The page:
Conference Realignment: What Does TCU to Big 12 Mean for Big East?

Aaron McKinneyCorrespondent IIIOctober 6, 2011

As much as the college football world would like realignment to settle down and go away, it won't, and after TCU's invitation to the Big XII today, along with Missouri's indecision, super conferences may very well be unavoidable. 

TCU shifting from joining the Big East to joining the Big XII effectively kills the Big East as a BCS football conference. Now, the snatch and grab begins. Also, let me just say that, if the Big XII thinks it's safe, it's very wrong.

Here we go. WVU has two options. Either push for an invite from the SEC or try to jump to the Big XII. Geographically, they fit with the Big Ten, but it was a stretch for Nebraska to get in so there's no way West Virginia's academics fit. If WVU is smart, they go all-out for the SEC, because I still think the demise of the Big XII is imminent. 

Next is UConn, who are already pushing for an ACC invite. They're as good as gone. As much as they want to join the ACC, the Big Ten could make a move here. UConn could be one of three teams the Big Ten "could" have some interest in. Lets face it, the only college available that could increase the football profile of the Big Ten is Notre Dame, but we'll get to them later. UConn could add to the ACC basketball extravaganza OR they could be the flagship for the Big Ten. If I'm UConn the Big Ten would be much more intriguing. 

Then we have Rutgers. They've been mentioned as a possible addition to the Big Ten and the ACC. The ACC currently has two slots to fill. I think the ACC would rather grab Louisville and UConn, as the Huskies and Syracuse would get them close enough to the NYC market that they wouldn't need Rutgers. The Scarlet Knights are probably hoping to get a call from Jim Delaney. They've been an on-and-off football program for the past 10 years, but this really gets the Big Ten Network viewers in the Big Apple.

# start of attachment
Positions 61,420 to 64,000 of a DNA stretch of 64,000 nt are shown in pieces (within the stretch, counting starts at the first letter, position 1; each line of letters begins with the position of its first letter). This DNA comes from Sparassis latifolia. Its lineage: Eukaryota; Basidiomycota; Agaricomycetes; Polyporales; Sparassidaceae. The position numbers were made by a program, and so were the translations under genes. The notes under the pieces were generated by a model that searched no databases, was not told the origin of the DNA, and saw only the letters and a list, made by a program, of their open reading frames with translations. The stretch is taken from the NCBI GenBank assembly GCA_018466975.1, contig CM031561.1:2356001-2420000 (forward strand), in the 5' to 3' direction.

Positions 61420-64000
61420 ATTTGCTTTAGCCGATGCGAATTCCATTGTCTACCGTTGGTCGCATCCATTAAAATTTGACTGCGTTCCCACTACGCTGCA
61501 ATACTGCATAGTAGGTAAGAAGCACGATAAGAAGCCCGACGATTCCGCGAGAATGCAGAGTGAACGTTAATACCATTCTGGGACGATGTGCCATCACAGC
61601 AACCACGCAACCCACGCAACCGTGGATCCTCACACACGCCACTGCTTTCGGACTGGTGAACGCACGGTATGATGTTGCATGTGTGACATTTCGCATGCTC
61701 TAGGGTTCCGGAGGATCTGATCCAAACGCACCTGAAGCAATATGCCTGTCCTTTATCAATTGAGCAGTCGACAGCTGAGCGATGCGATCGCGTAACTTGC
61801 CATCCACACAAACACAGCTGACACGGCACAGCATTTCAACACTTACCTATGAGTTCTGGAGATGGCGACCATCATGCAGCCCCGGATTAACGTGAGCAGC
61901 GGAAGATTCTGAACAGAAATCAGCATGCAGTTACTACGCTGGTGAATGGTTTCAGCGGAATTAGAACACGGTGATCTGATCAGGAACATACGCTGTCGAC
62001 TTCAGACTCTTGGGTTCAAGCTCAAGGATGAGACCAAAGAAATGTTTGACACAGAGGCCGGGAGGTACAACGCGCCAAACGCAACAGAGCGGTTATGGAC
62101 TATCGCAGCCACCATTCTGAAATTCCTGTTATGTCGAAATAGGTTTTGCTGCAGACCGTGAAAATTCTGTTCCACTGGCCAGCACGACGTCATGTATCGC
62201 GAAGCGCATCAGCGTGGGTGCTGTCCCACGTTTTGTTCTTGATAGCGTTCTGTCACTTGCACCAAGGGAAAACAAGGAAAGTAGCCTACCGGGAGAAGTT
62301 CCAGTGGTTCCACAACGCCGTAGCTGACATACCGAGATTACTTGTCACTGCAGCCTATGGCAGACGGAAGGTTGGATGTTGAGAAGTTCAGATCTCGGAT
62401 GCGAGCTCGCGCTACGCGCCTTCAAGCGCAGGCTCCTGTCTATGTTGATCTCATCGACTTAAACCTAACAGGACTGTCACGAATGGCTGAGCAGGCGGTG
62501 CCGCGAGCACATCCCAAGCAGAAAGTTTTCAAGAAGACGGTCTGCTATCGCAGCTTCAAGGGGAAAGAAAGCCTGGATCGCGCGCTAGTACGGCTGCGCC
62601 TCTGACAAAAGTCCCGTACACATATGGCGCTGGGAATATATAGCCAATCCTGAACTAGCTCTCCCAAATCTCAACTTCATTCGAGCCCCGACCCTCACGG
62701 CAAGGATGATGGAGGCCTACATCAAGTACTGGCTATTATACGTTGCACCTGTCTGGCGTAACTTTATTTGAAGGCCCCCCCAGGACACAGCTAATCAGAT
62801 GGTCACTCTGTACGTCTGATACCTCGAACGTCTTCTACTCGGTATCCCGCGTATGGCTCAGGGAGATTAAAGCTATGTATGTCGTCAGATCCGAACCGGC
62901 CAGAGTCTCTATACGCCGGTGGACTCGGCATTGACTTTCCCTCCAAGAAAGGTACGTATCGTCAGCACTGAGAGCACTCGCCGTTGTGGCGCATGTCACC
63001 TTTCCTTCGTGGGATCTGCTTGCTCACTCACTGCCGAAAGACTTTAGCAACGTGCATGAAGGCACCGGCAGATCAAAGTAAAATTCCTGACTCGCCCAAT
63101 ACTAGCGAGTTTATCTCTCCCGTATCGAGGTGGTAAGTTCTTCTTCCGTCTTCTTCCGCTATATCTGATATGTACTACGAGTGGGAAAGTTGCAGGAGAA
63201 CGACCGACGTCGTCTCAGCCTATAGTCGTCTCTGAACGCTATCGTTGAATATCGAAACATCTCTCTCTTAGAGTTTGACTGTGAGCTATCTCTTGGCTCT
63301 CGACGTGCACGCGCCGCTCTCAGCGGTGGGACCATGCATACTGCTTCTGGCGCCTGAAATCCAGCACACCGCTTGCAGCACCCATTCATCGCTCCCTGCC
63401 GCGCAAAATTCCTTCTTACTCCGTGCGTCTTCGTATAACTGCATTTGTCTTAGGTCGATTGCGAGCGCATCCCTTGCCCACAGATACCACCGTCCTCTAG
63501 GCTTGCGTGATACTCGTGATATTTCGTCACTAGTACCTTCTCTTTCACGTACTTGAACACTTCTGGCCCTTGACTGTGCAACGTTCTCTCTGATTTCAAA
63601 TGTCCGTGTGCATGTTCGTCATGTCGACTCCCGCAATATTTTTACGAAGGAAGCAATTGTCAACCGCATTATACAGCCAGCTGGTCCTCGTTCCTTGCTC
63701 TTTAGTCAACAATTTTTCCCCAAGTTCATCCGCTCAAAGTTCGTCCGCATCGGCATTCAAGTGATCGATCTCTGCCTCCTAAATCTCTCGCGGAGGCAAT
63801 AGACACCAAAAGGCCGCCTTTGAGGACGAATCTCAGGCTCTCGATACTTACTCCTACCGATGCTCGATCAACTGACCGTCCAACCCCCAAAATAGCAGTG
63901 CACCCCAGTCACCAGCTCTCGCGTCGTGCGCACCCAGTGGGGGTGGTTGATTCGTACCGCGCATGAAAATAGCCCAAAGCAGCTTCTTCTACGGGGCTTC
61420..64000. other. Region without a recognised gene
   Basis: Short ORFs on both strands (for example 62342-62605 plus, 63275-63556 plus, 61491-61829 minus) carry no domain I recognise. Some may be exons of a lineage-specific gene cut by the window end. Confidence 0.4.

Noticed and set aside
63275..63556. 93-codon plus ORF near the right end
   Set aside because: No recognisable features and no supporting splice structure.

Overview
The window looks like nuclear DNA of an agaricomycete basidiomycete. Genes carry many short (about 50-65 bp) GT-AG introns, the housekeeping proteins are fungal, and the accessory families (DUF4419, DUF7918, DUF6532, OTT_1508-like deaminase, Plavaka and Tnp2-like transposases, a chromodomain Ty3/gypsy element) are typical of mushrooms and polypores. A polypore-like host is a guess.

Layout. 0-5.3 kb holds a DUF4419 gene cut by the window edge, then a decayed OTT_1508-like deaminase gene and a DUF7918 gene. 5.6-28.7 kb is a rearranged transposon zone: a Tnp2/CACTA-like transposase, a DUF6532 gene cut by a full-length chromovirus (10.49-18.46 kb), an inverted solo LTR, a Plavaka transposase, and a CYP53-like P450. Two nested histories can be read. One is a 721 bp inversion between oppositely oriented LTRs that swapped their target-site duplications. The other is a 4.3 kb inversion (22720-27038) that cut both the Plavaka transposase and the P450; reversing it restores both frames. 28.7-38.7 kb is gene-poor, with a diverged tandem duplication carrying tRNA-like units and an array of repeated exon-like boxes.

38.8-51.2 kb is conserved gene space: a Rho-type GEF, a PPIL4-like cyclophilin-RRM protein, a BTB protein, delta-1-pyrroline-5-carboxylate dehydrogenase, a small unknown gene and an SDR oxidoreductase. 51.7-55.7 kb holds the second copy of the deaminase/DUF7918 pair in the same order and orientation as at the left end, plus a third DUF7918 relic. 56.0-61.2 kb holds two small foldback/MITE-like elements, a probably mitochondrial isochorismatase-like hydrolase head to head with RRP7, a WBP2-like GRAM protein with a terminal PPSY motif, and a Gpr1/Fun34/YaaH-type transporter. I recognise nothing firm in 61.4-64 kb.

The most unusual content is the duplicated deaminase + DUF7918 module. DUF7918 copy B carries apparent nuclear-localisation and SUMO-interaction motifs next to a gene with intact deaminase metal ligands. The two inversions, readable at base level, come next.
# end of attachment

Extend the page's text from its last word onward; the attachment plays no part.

The last team I think gets a call is Louisville. This one is a tough call. The possibilities are the Big Ten, the  ACC, and the SEC. They're a slightly better geographical fit for the SEC, but they have the basketball profile for the ACC. I don't think the Big Ten has any interest. It would probably behoove the SEC to grab them as a conference that doesn't particularly have a great basketball program outside of Florida and Kentucky. Plus, that puts the rivalry of UK and Louisville in an even bigger spotlight. 

The one team that really loses out here is Cincinnati, unless they're lucky enough to catch enough attention from the volatile Big XII. The Bearcats have a very good basketball program, but they also have an FBS football team. This is really the only school in the Big East that needed the conference to succeed. I have a feeling their basketball team really suffers here because the football team needs a landing spot. Something tells me them and South Florida up in Conference USA. 

That leaves us with Notre Dame. At this point, even if the Irish decide they'd like to play football in the Big East, they still won't have enough teams. I just don't think they can lure teams from solid BCS conferences, i.e. the ACC, Big Ten, SEC and PAC-12 who are so far away they don't even factor in. Notre Dame really only has one option, join the Big Ten. That gives the Big Ten the biggest fish of all. Concessions would have to be made on both sides, but both sides would be very hard pressed to avoid each other. 

So, we still have a Big East, but every school that has an FBS level football team would jump to a BCS super conference. It just becomes a basketball conference. None of the remaining schools will suffer because they don't place a high value on football. 

Let's also not forget that Missouri is still unhappy, Texas still has its Longhorn Network and Oklahoma made the demand that Texas get rid of or share that network. That conference, even with TCU, is still on the verge of total collapse and the "supers", the PAC-12 in particular, are standing by ready to consume the worthwhile schools from the carnage. But as for the matter at hand: so long, Big East.